22

I actually own a FY3200S signal generator. When I bought it, I was already aware of the questionable quality of the switching power supply inside it, and the reported high earth leakage currents. For this reason, I replaced the built-in switch-mode power supply by a simple regulated linear power supply (a fairly common mod for these units). If you want to go ...


16

Most people can't hear sinewaves below about 20 Hz. The fact that you couldn't hear them until they got to 100 Hz is probably due to poor low-frequency response in your amplifier/speaker. When you use a square waveform, you are adding a rich series of harmonics to the fundamental frequency — these are what you're hearing, and your brain extrapolates ...


9

If you're considering this: - Combine op amps to generator the square wave Then, the LTC6992 from here appears to do what you want. I am trying to get two off-phase 25% duty cycle square waves(1MHz) to control a full bridge circuit. You might be interested in adding this circuit to the output of the LTC6992 then: - Picture from here and original ...


8

Since you're new to electronics I simplify here a little bit: OpAmps don't have the current drive capability to drive speakers directly. Speakers usually have a impedance in the low ohms. 8 Ohm is typical. A ordinary OpAmp won't drive much more than 50mA to 100mA. At 10V Signal that is roughly equal to an impedance of 1000 to 2000 Ohm. Much higher than ...


8

As low-tech as it sounds, I recommend using two lithium 9V blocks. It's simple, cheap, portable, has no mains nor buck converter artifacts. And it can sit on your shelf for years and just works when you need it – anywhere.


7

No, that won't work. You could use fixed voltage supplies (AC adapters, wall warts) for most power supply purposes - just understand that your circuits are living dangerously if the supplies aren't current limited, so be careful and double-check your connections - until you can afford an adjustable PSU. One option is to make one of your first projects an ...


7

You should just plug this circuit topology into circuit simulator and start experimenting to figure out on your own how these work. This way you will learn the most. These circuits use one transistor as a constant current circuit (sinking in your left circuit / sourcing in the right circuit) to linearly discharge / charge the capacitor. The other transistor ...


6

The function generator has a BNC output. There are a lot of pieces of test equipment that use this connector, including oscopes. You can find many different types of BNC cables. You can get ones with probes, clips, bare wires, or BNC to BNC. You can even get BNC spliters if you want to split your signal to multiple places. What one you get (and the quality, ...


6

Although I still wasn't able to find a manual online, in an ad for one of the products for the similar SG100x series (same as mine w/o an ADC or second TTL port), it mentions the sweep function going from frequency f1 to f2. As mentioned in my question, I couldn't find any direct way to set the starting and ending frequencies, but seeing them labelled f1 ...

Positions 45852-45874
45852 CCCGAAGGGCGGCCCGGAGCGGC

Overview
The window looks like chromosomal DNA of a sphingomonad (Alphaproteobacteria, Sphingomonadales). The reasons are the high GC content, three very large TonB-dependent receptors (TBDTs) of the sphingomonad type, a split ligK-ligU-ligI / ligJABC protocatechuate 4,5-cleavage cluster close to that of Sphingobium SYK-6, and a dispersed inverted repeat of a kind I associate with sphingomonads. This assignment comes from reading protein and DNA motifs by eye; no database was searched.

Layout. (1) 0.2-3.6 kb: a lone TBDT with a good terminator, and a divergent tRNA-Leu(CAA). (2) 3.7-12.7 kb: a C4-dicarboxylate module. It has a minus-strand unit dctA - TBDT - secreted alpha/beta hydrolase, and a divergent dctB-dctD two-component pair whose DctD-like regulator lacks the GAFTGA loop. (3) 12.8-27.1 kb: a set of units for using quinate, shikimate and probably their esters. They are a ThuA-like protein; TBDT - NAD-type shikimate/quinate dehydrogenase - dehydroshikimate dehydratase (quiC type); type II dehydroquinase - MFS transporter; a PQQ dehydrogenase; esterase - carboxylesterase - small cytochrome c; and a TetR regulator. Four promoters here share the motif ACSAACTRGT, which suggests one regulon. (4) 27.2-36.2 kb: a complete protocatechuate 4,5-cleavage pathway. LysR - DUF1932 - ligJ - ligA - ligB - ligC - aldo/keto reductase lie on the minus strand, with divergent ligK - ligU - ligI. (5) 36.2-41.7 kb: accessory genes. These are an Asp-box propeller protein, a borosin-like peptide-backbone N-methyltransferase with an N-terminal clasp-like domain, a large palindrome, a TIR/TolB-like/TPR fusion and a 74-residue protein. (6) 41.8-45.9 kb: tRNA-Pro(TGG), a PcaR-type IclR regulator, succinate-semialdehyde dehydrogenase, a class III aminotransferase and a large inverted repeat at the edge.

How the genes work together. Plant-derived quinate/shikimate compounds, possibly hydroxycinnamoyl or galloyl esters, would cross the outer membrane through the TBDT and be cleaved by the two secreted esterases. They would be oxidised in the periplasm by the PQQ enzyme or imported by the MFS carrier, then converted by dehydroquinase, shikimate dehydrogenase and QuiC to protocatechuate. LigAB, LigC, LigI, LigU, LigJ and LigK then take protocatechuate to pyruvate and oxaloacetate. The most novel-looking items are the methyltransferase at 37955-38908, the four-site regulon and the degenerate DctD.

6

Your meter reads AC in \$V_{rms}\$, which is very different from \$V_{pp}\$. For sinusoidal signals: \$ V_{rms} = 0.3535 \cdot V_{pp} = \frac{1}{2\sqrt{2}} \cdot V_{pp}\$ And therefore \$ 5V_{pp} = 1.767 V_{rms} \$ Also, because you've set your DC offset to 0V, the DC average of the sine wave is 0V, hence the \$0V_{dc}\$. Therefore, both your ...


6

There are several things wrong here. You say you want to drive a 8 Ω speaker with 15 W. That means you need sqrt((15 W)(8 Ω)) = 11 V. Note that this is RMS. For a sine wave, that means that the peak voltage is sqrt(2) higher, or ±15.5 V. Clearly ±10 V supplies aren't good enough. Then there is the issue of providing enough ...


6

Two reasons. First, a TTL input is actually an output. It sources a current that must be shunted to ground to be seen as a logic 0. This current affects the charging rate of the timing capacitor, adding to the current from the output through the timing resistor. Above 2.4 V the input no longer sources current out the input pin. When the output goes low, ...


6

CMOS Schmitt triggers have the two threshold voltages at \$\frac 1 3 V_{DD}\$ and \$\frac 2 3 V_{DD}\$. Furthemore \$V_{OH}=V_{DD}\$ and \$V_{OL}=0\$. Since this is symmetric with respect to \$V_{DD}/2\$, it follows that the timings \$T_H\$ and \$T_L\$ are approximately equal, from the equations: $$ V(t=T_H)=V_{t+}=\frac {2}{3}V_{DD}=V_{DD}+(\frac {V_{DD}} ...


6

1) I don't see why not. The article has the manufacturer's name on it, much more reputable than 'some guy off the internet'. Without actually building or simulating it, or doing calculations around R2/3 C2 values (the only bit that isn't 'obviously OK'), this guy off the internet (me) thinks it all looks perfectly plausible, the concept and block diagram are ...


5

Looks to me to be a "163" obsolete-standard line cord. You may want to consider removing the existing socket and hard-wiring a locale-appropriate line cord to the instrument (at your own risk) - make sure that the 'line' goes to the fused path! Another (perhaps safer) option would be to leave the socket in place (cutting off the wires coming from it), ...


5